Over time, many household items that are no longer of use accumulate in our garages and homes.

Some of these items might sit for years, taking up space and cluttering the area. Old paint cans, aerosol cans, pesticides, batteries and light bulbs that are no longer of use need to be disposed of properly.

Not only do they need to be disposed of to make room for other stuff and because they are no longer being used, they also need to be safely removed from houses where children and pets are present, since some of these items could be dangerous because of the potential for ignition, explosion or even poison if consumed.

Unfortunately, some people put these hazardous items on the side of the road or into streams and rivers. These people have no idea – and, quite frankly, don’t care – what damage they are doing to the land or the ecosystem of these waterways.

We are glad our leaders each year offer residents a way to properly dispose of these items. Since 1996, Household Hazardous Waste Day has been held twice a year to provide a place for people to dispose of hazardous items. The Kentucky Energy and Environment Cabinet provides grants to help make these days happen. Each year, between 700 and 900 vehicles participate in the event.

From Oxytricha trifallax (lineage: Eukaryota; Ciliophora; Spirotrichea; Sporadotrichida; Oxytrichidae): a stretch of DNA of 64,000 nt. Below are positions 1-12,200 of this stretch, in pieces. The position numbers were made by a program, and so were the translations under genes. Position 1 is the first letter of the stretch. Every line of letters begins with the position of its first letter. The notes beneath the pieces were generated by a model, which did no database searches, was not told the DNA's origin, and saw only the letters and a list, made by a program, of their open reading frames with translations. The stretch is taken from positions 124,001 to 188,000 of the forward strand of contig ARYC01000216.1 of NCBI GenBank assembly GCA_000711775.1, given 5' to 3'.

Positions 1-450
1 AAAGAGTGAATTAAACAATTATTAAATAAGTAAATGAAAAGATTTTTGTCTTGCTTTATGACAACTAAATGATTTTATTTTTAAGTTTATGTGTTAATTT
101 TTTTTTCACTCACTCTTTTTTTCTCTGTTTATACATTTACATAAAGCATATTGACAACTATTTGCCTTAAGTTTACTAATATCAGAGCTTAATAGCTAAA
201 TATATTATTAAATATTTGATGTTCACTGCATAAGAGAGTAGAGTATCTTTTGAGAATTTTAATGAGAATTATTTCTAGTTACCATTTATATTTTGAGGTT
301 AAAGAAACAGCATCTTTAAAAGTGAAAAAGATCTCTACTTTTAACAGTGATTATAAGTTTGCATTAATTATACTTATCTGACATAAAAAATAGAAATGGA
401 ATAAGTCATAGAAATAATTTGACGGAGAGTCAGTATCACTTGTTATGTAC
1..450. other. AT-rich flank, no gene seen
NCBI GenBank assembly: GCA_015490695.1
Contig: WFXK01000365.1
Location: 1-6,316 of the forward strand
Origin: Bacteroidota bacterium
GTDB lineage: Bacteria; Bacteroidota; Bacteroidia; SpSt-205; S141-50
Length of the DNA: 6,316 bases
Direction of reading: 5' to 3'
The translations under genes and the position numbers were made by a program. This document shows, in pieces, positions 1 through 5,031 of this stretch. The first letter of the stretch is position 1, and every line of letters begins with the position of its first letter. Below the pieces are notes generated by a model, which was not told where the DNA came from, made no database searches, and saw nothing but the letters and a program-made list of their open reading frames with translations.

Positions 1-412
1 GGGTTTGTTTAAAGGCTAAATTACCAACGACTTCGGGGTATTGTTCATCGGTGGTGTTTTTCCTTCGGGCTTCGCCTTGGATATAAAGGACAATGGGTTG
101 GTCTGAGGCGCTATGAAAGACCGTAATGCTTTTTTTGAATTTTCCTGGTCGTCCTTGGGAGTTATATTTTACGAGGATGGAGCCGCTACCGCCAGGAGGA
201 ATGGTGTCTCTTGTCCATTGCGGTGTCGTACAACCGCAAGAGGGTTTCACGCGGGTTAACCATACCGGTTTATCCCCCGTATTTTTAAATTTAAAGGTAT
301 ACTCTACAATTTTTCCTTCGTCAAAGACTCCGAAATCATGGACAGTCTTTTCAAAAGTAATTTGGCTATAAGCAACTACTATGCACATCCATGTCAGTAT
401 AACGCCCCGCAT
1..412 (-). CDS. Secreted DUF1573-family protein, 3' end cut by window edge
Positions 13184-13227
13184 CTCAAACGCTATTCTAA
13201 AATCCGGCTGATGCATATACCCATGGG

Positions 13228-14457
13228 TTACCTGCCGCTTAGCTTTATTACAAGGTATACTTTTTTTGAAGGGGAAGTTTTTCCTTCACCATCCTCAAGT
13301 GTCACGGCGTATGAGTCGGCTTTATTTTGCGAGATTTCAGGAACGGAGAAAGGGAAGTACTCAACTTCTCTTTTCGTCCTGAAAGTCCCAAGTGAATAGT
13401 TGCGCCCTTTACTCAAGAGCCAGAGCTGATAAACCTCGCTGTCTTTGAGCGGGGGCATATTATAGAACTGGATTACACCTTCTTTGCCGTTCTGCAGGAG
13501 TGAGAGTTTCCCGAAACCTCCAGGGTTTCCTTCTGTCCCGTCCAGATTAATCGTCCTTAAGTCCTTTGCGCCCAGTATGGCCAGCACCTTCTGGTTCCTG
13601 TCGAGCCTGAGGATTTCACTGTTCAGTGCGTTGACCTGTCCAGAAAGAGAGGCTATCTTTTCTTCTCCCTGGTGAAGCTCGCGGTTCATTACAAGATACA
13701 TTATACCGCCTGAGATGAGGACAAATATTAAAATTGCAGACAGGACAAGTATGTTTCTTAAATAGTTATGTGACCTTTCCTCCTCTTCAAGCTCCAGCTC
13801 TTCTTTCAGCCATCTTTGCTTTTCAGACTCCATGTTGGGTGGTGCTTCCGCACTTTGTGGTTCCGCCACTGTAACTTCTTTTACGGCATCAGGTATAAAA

Warren County collaborates with the city of Bowling Green, the Natural Resource Conservation Service, Scott Waste Services, Habitat for Humanity, Western Kentucky University student volunteers, local fire departments, an area hazmat group and others to host each event.

On Saturday, people with these items and others will have a chance to properly dispose of them at Greenwood High School from 8 a.m to 1 p.m.

Those on hand will collect household hazardous items including aerosol cans, cleaners, spot removers, button-style hearing aid batteries, nickel-cadmium batteries (rechargeable batteries), photo chemicals, chemistry sets and fluorescent light bulbs. They will also be collecting items such as car batteries, dry cell batteries, engine degreasers, brake fluids, transmission fluids, kerosene, gasoline, anti-freeze, insecticides, pesticides, weed killers, adhesives, latex paint, oil paint, stains, thinners and strippers. People also have an option to shred documents and recycle small electronics, such as computers (without hard drives), laptops, tablets, monitors and TVs 40 inches and under.

This really is a wonderful thing that is going on at the high school. By doing this, people are looking out for the environment, as well as themselves and their loved ones, by getting potentially dangerous items out of their garages and houses. Doing this can help keep landfills less toxic – which can matter decades after the landfills have been closed.

As a community, we should do all we can to protect our environment and we believe events such as this do just that. We urge people to come out Saturday to get rid of items that could not only be harmful to the environment but to people and animals as well.

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